I think number mysticism doesn’t tell us very much about how a particular form works, how it is or is not effective as a poetic form, as it tells us something about the creative processes of the individual who came up with the form. It tells us something about how their mind works.
One way of recognizing this is to contrast constructed forms based on number mysticism with forms not rooted in number mysticism. First, there are the traditional syllabic forms that have no specific creator; forms like Haiku, Tanka, and the Chinese Quatrain. These forms arose out of ordinary usage in their language. There is an interesting episode from the book “The Haiku Apprentice” which illustrates this point. The author, Abigail Friedman, is a diplomat living in Japan. She is studying Haiku in a traditional Japanese Haiku group under the tutelage of a Haiku Sensei, or “Master”. One day Friedman sees an ad on the side of a bus that is in perfect Haiku form; 5-7-5 syllables. She remarks on this to her Haiku teacher. Friedman’s teacher responds that the syllabic structure of 5-7-5 is natural to Japanese speech, and then goes further to explain that just because something falls into a 5-7-5 pattern does not, in itself make it a Haiku.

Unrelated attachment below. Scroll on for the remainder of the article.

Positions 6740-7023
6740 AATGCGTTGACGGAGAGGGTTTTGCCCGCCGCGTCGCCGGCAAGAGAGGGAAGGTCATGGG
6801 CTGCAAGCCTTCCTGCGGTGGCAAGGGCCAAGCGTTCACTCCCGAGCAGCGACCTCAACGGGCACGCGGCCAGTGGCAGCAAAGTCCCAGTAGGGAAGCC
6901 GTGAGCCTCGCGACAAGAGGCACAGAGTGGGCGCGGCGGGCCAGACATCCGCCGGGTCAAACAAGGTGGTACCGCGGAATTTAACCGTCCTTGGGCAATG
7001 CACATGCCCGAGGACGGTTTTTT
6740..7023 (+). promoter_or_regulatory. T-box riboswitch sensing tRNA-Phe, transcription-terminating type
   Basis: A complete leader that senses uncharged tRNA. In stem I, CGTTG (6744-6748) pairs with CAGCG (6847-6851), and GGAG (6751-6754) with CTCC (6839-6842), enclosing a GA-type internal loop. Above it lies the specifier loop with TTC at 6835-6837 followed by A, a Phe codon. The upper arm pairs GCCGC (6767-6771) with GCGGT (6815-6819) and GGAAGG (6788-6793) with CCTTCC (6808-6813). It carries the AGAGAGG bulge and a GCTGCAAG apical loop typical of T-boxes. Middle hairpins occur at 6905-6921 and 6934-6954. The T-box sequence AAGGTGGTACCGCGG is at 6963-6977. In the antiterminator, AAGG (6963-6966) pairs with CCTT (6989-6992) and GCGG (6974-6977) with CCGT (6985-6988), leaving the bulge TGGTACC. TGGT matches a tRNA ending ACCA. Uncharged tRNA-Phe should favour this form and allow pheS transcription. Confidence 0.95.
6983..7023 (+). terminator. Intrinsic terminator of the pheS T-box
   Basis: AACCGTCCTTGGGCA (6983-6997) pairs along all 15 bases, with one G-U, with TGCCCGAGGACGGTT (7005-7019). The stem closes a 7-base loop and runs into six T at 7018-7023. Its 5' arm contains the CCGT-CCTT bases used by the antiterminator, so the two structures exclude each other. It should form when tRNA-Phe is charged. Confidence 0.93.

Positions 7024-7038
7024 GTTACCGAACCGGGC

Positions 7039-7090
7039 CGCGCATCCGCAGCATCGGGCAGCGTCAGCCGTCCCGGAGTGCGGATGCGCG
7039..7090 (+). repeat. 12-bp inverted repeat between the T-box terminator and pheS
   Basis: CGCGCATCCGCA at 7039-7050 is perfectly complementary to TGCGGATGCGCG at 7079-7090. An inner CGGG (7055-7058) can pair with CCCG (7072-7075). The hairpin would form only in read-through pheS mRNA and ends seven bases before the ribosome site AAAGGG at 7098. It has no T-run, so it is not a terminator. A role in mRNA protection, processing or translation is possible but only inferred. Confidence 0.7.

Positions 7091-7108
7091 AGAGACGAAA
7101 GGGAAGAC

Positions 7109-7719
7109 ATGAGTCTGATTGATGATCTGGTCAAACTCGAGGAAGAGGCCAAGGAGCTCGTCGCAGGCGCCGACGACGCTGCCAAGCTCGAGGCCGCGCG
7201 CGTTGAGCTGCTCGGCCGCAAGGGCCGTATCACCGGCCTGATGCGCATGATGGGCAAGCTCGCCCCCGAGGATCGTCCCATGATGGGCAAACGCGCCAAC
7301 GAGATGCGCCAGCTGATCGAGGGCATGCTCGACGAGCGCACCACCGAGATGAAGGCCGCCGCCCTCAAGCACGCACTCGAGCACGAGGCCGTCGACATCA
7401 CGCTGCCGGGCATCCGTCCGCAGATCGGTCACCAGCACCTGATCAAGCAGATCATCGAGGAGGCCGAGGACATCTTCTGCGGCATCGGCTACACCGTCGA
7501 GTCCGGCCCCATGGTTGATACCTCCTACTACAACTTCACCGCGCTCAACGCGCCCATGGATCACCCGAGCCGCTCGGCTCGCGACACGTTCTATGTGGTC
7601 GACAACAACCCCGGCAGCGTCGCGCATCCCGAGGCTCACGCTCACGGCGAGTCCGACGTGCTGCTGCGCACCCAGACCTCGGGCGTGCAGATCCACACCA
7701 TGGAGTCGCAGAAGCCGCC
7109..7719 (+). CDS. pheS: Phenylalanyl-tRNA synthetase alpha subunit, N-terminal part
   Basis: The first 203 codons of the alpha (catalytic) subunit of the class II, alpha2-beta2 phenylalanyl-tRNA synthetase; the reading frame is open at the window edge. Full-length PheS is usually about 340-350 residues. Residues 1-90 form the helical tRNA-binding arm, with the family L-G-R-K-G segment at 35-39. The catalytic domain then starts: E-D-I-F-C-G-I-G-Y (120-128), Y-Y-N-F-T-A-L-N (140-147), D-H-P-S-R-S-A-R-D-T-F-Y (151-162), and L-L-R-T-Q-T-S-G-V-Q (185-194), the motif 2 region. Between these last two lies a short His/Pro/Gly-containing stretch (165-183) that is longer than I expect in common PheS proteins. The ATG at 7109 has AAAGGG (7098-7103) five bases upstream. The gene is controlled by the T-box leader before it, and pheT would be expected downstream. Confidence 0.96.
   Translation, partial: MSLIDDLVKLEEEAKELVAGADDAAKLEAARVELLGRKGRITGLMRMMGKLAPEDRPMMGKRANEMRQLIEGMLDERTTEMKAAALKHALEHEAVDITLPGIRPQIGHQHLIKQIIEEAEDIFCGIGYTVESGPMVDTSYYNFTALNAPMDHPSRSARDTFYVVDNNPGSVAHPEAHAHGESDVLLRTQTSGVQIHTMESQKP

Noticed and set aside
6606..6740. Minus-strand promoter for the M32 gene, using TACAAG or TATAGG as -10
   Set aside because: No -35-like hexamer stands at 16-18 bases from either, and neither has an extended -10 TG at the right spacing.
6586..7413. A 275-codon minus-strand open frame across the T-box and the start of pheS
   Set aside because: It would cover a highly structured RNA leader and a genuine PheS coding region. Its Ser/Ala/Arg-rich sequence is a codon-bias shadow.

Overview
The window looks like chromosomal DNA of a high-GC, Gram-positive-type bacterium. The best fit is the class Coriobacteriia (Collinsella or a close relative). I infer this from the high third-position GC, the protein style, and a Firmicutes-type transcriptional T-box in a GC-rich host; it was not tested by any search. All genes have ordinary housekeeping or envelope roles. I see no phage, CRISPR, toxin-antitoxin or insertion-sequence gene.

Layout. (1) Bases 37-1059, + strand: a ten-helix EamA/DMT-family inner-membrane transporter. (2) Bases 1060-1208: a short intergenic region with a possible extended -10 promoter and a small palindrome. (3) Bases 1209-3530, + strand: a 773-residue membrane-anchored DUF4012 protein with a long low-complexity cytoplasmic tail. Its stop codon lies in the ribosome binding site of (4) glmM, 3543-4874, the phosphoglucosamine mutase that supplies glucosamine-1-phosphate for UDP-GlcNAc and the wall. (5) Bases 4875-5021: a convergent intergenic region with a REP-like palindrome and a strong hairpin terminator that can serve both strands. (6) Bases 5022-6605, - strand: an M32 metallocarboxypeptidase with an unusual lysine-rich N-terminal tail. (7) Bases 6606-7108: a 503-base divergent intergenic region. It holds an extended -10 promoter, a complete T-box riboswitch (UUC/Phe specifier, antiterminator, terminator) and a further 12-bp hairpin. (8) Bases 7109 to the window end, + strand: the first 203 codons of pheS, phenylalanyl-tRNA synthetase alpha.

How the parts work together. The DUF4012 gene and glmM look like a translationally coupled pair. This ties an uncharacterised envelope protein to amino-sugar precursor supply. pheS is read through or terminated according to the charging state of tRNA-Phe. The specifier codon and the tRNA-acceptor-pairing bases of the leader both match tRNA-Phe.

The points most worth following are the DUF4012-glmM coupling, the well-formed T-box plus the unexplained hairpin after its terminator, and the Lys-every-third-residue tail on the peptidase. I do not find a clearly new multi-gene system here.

These kinds of forms that arise spontaneously, without authorship, are not based on number mysticism, but rather arise from the ground of linguistic usage. Like a plant emerging from a field, these kinds of forms emerge spontaneously.